Most of you know that when we have a cold or stuffy nose, it’s hard to taste anything, let alone smell anything. Food tastes bland, drinks taste flat. This is because without the sense of smell, or what is formally called ‘olfaction’, our sense of taste is left hamstrung to do its job well. We need our nose to allow molecules (volatile compounds) to permeate our nasal cavity to stimulate our brain's sensory system to tell us what we are smelling. The taste buds again only have the 5 broad, general sensation receptors. With some training, humans are estimated to be able to detect about 10,000 different odors! Wine is known to contain about 200 universal odorous compounds. The exact flavor we are getting is the job of the nose and the brain to interpret that stimulation with a familiar name or label.
Try this, the next time you try a wine you have already had, see if this makes it even better or more pronounced. Take a small sip and hold it in your mouth, close your lips almost completely and take a slow, careful breath (don’t breathe and pull wine down your throat!) into your mouth as the wine sits there. Close your lips and breathe again slowly with your nose alone. Now swallow. This should amplify the taste of the wine as it brings oxygen into your mouth over the wine’s surface and carries the volatile compounds into your nose for better stimulation and interpretation by the brain. This is known as retro-nasal tasting.
Lastly, you can simply smell wine before even tasting it at all by taking small whiffs of wine from a glass. You should do this as well to train your wine aroma sense independently from your taste sense. I like to see how the nose aromas compare to the mouth flavors I get in wines. Sometimes they are nearly identical and other times worlds apart.
Like anything in life that you want to get better at, it takes practice. Yes, you can practice wine tasting and wine tasting skills. This was a common part of each lesson in my UC Davis online class. 2-3 wines a week were the norm to focus on specific flavors and aromas unique to those wines only. Sensitizing your nose and mouth to new aromas and flavors common to wine is a practiced skill. But like anything else, balance is key. Too much of anything can take you off the deep end. Consider applying the sip & spit strategy if you want to. There is no harm or foul in doing so. In fact, this was quite common during my time in Italy at major wine events. You simply cannot taste or even sip 20+ wines in a few hours or even a day and not have some consequences to deal with. Wine tasting practice can take place anytime you drink wine, formally or informally. I used a wine tasting journal from Wine Folly for about 2 years early on in my wine education to document any new wine I drank to profile it objectively and subjectively as a record of those I liked most and those I would not buy again.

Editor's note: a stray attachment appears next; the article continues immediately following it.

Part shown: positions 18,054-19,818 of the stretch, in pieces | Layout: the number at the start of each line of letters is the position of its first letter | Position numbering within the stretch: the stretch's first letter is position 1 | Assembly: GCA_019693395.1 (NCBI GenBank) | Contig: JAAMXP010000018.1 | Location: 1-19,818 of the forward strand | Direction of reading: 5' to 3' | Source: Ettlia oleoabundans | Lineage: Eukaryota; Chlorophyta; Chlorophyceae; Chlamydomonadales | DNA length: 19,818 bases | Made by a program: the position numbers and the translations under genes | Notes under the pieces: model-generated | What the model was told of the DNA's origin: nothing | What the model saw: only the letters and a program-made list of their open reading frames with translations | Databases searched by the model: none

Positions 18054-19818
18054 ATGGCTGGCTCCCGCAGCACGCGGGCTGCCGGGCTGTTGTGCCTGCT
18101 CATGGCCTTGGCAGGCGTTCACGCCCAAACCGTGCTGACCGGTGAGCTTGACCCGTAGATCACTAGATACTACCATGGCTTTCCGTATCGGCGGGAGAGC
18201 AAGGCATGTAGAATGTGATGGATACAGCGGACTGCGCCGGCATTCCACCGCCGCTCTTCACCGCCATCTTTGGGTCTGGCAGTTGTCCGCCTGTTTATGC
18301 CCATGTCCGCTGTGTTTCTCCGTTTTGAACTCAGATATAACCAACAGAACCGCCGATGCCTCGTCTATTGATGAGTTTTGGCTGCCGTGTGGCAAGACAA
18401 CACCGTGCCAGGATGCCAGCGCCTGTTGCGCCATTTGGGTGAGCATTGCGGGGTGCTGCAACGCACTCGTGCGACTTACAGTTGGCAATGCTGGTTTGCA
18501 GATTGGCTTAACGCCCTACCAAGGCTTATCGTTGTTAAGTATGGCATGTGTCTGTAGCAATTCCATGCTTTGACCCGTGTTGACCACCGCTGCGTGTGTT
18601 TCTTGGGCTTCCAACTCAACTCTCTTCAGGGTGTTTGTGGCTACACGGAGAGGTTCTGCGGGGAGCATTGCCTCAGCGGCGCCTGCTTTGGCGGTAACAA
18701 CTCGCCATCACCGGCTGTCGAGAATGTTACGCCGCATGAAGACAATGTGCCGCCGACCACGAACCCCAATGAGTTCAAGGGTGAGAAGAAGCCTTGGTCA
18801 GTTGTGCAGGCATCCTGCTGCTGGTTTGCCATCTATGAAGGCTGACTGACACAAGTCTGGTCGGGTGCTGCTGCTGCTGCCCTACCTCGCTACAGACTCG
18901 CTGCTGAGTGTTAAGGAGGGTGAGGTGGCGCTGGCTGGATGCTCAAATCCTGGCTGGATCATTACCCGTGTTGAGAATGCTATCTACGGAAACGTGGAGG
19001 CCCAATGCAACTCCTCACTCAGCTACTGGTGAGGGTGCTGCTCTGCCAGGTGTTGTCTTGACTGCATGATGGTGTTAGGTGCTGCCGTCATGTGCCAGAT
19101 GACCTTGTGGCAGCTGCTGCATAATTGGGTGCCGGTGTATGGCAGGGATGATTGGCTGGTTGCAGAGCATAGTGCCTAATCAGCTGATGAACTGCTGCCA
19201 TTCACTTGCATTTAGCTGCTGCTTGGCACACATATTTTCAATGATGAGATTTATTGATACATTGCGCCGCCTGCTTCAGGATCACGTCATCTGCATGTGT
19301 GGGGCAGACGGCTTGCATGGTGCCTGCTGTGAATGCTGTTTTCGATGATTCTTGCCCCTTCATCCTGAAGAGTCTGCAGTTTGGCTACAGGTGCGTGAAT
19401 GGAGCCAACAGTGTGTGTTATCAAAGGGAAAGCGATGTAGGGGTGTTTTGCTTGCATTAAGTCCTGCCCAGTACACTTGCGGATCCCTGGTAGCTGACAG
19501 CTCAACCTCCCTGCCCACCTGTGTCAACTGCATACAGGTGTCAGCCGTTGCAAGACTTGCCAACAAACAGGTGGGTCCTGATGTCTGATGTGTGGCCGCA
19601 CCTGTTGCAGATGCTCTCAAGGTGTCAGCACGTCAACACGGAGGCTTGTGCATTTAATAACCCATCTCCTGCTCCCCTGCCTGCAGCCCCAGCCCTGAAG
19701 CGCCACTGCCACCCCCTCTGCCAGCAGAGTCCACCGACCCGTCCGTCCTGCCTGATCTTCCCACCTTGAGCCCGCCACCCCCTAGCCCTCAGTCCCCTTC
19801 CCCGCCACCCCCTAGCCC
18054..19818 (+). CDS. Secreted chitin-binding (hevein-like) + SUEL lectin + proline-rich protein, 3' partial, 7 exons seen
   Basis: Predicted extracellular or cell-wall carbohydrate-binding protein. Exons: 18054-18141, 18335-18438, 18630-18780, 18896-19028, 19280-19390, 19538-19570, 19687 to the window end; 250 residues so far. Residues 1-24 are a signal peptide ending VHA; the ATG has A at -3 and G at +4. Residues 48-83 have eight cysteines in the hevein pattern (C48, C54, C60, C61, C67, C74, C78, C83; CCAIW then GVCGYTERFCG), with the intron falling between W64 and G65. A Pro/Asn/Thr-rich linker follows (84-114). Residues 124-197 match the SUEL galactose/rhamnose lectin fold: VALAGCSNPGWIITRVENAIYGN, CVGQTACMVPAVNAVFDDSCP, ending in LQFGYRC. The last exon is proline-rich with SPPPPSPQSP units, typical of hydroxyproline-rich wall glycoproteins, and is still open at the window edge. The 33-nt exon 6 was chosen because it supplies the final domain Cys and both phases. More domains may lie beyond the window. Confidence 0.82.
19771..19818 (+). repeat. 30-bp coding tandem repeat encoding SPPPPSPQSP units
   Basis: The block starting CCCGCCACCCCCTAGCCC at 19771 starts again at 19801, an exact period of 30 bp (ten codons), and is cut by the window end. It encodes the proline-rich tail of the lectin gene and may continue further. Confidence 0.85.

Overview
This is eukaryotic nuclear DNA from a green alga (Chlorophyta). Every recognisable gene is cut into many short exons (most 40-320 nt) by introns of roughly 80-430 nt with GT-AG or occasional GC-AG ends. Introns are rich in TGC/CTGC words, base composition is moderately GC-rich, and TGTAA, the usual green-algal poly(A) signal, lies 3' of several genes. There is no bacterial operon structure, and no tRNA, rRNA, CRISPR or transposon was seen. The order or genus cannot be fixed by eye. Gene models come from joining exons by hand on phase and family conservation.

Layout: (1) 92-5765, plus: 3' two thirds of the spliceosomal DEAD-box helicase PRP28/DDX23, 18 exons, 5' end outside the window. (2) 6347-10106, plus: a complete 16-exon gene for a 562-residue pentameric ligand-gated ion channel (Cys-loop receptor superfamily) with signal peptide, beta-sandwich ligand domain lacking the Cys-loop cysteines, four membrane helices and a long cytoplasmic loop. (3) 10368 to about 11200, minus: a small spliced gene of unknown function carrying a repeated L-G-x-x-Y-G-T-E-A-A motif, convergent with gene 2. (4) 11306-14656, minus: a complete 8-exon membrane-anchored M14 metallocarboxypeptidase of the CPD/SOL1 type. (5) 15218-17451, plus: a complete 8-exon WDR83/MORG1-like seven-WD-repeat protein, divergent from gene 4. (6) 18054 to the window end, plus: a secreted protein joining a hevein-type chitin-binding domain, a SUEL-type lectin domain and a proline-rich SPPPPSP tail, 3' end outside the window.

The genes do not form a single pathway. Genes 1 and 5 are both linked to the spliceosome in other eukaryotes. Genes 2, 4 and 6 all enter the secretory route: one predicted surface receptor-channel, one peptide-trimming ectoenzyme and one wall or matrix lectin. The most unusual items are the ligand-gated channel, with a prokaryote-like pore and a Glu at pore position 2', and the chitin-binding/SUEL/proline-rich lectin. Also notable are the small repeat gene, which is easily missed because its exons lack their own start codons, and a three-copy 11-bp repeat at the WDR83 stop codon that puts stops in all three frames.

Taste a wide variety of wines. Trying wines outside your norm is a good first step. Break the mold of being a white or red only drinker, sweet or dry wine drinker only. Expand your options and try the following domains of wine to build your tasting exposure.
Young wines under 2 years since bottling and older wines with 4+ years of age since bottling.
Start with single varietal wines. This will allow you to really capture the common characteristics of the major international wine types. For reds go with; Malbec, Cabernet Sauvignon, Pinot Noir, Merlot, and Sangiovese) and for whites, try Chardonnay, Pinot Grigio, Sauvignon Blanc, Reisling, and Semillon).
Try different regional areas of the United States, such as Texas (my favorite) or California, Oregon, Washington State, or NY State. These 4 states lead the USA in wine production, so it’s a good place to see how other AVAs (American Viticultural Areas) produce the same wine grapes with distinctly different flavors and tastes. Even go as simple as trying wines from different regions in Texas alone. We have 8 official AVAs in our state to pick from, so get out there and see what awaits you!
Drink what you like and note why so, bypass what you dislike and note why so as well. There is no right or wrong answer or fixed good and bad wine (although wine professionals certainly will agree that bad wine does exist). You are the ultimate judge as to what your nose and palate like most and like least. Scoring your wine with an overall 1-5 ranking is something I suggest you do. I have done the same using my wine tasting journal as a quick reference to a wine's overall “goodness factor.” I urge you to go deeper than just ok, good, great, terrific etc. Learn to explain why you like wine A, disliked wine B, loved wine C, but hated wine D. By building up your vocabulary, your senses, and your taste bandwidth, you will be on your way to becoming a wine tasting powerhouse and that sounds cool to me.